By Allison Crowe, See the Triumph Co-Founder
For the month of November, we are focusing on intimate partner violence, stigma, and the media. One of the ways survivors can de-stigmatize intimate partner violence is to agree to TV or radio interviews and share their stories, sending positive messages about who survivors are, the challenges one faces when trying to leave an abusive relationship, the myths that society holds about IPV, and other messages. The media often wants these interviews, too – getting survivors to speak out and tell their stories is powerful. But for some of you out there, this task might be overwhelming. You might ask yourself, “How do I tell my story in a way that will reach people?” or “What if I get emotional when talking about my past abuse?” Even practical questions such as “How do I know when to stop talking?” or “How do I avoid all the annoying habits I have when I speak in front of an audience?”
The National Resource on Domestic Violence has some excellent tips for survivors on working with the media. Below, I have summarized some of these tips for preparing for a TV or Talk Radio Interview, and for those interested in reading more about any of this, I urge you to visit their web-site: http://www.nrcdv.org/dvam/themes/dvap/PDF/Preparingfor-TV-Radio-Interview.pdf
1. An interview should be a pleasant experience. Do not feel as though you have to agree to be interviewed anywhere you don’t feel safe or comfortable or talk about anything you don’t want to talk about.
2. Before the interview, find out details about the interview such as the following: who will be interviewing you, how long it will last, and what style of interview it will be (for example, will there be questions from listeners, will there be another guest who will be interviewed as well, what the style of the interviewer is?).
3. Before the interview, consider the questions you might be asked. Jot down concise (and quotable!) answers that are authentic to your experience. Remember that anything you say can be quoted.
4. For a radio interview, having notes in front of you is perfectly appropriate if this would be helpful to you to remember your talking points.
5. This is your interview. Consider this your opportunity to deliver the message you’d like to share, dispel myths, or reduce stigma. For example, if you disagree with something the interviewer or audience member says, let the interviewer know and tell why. This can be accomplished by phrases such as: “No, that’s not 100% true, and here is why…” or “In my opinion, the important point is not why survivors don’t leave, it’s why….”
Most importantly, be yourself! Remember you have a story to tell that is powerful and impactful. All of us are responsible for doing our part to de-stigmatize intimate partner violence. The media can be a great way to do this, so if you feel talking with the media is something you want to do, then I encourage you to use these tips to feel ready and willing to have your voice heard! We can’t do it without you.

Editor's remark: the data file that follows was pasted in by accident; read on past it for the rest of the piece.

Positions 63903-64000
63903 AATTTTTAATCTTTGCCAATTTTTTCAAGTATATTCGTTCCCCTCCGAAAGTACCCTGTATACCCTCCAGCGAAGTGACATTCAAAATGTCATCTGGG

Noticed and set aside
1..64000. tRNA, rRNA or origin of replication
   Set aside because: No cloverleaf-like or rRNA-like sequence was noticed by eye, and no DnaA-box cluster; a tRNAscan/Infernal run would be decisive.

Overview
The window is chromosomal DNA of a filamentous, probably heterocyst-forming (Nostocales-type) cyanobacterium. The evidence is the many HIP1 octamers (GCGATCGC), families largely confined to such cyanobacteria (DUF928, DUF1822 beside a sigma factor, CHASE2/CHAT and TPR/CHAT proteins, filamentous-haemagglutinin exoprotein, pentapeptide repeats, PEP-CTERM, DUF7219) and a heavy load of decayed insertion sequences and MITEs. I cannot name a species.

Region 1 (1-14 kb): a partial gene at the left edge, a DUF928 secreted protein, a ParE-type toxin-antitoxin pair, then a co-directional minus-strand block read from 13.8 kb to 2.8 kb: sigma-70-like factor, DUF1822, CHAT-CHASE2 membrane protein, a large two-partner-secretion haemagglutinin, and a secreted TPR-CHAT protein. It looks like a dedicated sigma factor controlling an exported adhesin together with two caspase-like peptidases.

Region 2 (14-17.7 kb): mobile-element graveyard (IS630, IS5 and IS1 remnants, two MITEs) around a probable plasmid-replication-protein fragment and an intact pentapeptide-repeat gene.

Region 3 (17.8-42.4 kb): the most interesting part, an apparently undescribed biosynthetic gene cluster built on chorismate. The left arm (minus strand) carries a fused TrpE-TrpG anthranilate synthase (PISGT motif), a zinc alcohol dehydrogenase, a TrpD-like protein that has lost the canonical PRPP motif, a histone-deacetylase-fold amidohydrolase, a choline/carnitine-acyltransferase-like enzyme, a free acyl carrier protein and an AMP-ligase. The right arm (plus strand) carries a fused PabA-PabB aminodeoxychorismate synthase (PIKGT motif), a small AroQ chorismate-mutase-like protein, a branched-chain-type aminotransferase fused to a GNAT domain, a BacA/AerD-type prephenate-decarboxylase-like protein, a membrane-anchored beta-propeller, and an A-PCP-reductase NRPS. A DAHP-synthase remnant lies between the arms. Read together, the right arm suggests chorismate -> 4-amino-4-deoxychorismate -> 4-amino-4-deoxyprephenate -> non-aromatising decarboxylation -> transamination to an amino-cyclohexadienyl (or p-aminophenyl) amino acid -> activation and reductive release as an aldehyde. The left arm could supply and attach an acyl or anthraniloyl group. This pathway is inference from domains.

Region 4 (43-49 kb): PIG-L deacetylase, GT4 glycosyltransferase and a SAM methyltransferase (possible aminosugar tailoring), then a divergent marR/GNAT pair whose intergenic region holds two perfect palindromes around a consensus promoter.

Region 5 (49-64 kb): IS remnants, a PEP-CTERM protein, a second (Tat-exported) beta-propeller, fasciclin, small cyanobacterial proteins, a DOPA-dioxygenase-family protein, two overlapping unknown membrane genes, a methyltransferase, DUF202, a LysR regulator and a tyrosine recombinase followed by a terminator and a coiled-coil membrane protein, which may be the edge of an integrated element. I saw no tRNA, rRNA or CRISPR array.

By Christine Murray, See the Triumph Co-Founder
“We need a sea change in how women are portrayed by the media...A strong message that domestic violence is not acceptable needs to be conveyed backed up by punishments for the perpetrators. “ ~ Domestic violence survivor
The above quote from a participant in our research illustrates the significant role that the media plays in shaping people’s opinions about intimate partner violence (IPV). When it comes to raising awareness about IPV, there is perhaps no more effective way to reach the masses than through the media. This includes newspapers, magazines, TV, and radio. And, in today’s digital age, this also includes web-sites, blogs, and various social media outlets.
As media channels have become increasingly integrated, any one of these media outlets likely reaches people across multiple platforms. For example, a video from a TV news story is often posted on the channel’s web-site, which is then likely to be promoted on their social media channels, such as Facebook and Twitter.
What does this mean for survivors and advocates hoping to raise awareness about IPV? For one thing, it means that there’s a huge potential for media stories about IPV to reach more people, for a longer period of time than ever before. This is great news, because more people understanding the dynamics of IPV and the resources available to help means there’s a wider network of people in our communities who are equipped to address this issue and support survivors.
On the other hand, media coverage of IPV is not always helpful in raising awareness and educating the community, especially when stories are reported in ways that do not accurately describe the dynamics of abuse, use victim-blaming language, and--perhaps most dangerous of all--pose risks to the safety of victims and survivors.
I saw several examples of problems that can arise when IPV is covered irresponsibly in the media recently with all the news coverage of the Ray Rice and other domestic violence cases in the NFL. These included the following:
We hope to hear from you this month, too. What have been your experiences in working with the media? We’d love to hear the strategies that worked for you in your local communities and beyond!